Wednesday, June 13, 2007

Maple Ridge Wind Farm Bird Collisions Few

The latest of many avian studies at wind farms has been released, a heavy-duty look at bird and bat kills at the new Maple Ridge wind project in upstate New York. The results?

  • Bird collisions were very few in number, which is typical of U.S. wind farms. Regular searches around 50 wind turbines found 125 birds (not all necessarily killed by the turbines).

  • Only one raptor (bird of prey) was found, an American kestrel (a common species).

  • Bat mortality was higher and remains an issue. 326 bats were found, equating to roughly 10-15 per megawatt of generating capacity. This is fewer than at Appalachian sites in Pennsylvania and West Virginia where the bat problem appears to be centered, but definitely not negligible. (The wind energy industry, Bat Conservation International, the National Renewable Energy Laboratory, and the U.S. Fish and Wildlife Service are partners in a multi-year research effort to understand the bat collision problem and find ways to reduce mortality. Currently, that program is aimed at testing a sonic deterrent to warn bats away from wind farms.)

  • No threatened or endangered bats found. This continues the pattern at U.S. wind sites.

    The detailed language from the Maple Ridge report provides some very interesting insights:

    People/agencies who reviewed the proposed scope of work [for the study] included staffers from the U. S. Fish and Wildlife Service (USFWS), U.S. Army Corps of Engineers (ACE), Environmental Design and Research (EDR), New York State Department of Environmental Conservation, developers (PPM and Horizon), and others. Representatives from some or all of these groups have been included in a Technical Advisory Committee (TAC), which has the responsibility of reviewing and commenting on progress reports, annual reports, and other updates from this project.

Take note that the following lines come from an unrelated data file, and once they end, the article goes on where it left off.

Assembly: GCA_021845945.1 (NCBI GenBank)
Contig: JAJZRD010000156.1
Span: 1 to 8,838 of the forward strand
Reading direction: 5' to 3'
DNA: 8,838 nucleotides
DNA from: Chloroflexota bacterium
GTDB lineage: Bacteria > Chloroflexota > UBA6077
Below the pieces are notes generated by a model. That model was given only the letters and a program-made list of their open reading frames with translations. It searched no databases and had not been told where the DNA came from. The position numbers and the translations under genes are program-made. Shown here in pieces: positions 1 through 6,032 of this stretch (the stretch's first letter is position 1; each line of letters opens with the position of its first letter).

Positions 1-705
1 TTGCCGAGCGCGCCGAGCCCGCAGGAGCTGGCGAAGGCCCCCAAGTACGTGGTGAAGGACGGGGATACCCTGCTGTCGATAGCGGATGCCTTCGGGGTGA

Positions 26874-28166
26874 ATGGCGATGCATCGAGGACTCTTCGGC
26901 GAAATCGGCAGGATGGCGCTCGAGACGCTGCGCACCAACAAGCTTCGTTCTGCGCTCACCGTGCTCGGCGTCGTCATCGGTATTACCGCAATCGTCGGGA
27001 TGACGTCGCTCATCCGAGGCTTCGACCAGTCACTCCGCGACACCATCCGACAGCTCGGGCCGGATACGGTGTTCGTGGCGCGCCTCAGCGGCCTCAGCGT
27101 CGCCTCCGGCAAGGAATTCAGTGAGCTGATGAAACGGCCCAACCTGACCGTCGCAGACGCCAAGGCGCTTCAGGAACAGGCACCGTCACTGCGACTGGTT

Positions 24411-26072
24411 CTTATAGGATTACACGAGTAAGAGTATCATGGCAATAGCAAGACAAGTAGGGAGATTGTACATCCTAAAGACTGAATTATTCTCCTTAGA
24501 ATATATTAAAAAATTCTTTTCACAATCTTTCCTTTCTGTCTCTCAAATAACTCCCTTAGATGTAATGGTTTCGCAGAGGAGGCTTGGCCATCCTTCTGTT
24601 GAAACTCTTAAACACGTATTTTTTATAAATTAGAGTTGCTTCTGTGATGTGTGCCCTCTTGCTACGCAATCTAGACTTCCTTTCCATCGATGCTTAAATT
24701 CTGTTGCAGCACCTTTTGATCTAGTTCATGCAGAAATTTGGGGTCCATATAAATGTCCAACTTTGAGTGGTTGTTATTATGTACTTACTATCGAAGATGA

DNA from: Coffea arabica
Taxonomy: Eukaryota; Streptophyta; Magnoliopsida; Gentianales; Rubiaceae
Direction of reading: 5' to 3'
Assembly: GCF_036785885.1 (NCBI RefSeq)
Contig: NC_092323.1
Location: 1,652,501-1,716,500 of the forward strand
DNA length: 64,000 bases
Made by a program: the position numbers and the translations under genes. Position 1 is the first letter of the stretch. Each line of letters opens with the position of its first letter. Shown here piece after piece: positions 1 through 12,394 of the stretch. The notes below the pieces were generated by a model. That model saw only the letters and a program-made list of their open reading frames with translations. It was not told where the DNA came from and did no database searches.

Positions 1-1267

This is typical of wildlife studies at wind farm sites. Studies are often attacked by anti-wind groups on grounds that they are carried out by consulting firms that are supposedly pro-industry. However, a Technical Advisory Committee with government agency experts who have no vested interest is a common practice.

    The methods used include searches under turbines in concert with studies of carcass removal rates (scavenging) and searcher efficiency rates.

    Again typical: the firm conducting the study runs tests to determine how quickly birds and bats are removed from the site by predators and how good the individuals doing the ground searches are at finding dead animals.

    The Maple Ridge project currently consists of 195 1.65-MW turbines, for a total of 322 MW of nameplate generating capacity. Each turbine is approximately 400 feet (122 meters) in height.

    As with most turbine facilities across the United States, the numbers of fatalities of night migrants was fairly low at the Maple Ridge facility. Determining the exact number of night migrants is difficult, however, as the birds involved may be resident breeders. The numbers were especially small in comparison with fatality rates of these birds at tall, guyed communication towers in the Midwestern and eastern United States where fatalities sometimes involve hundreds or even thousands of birds in a single night or migration season.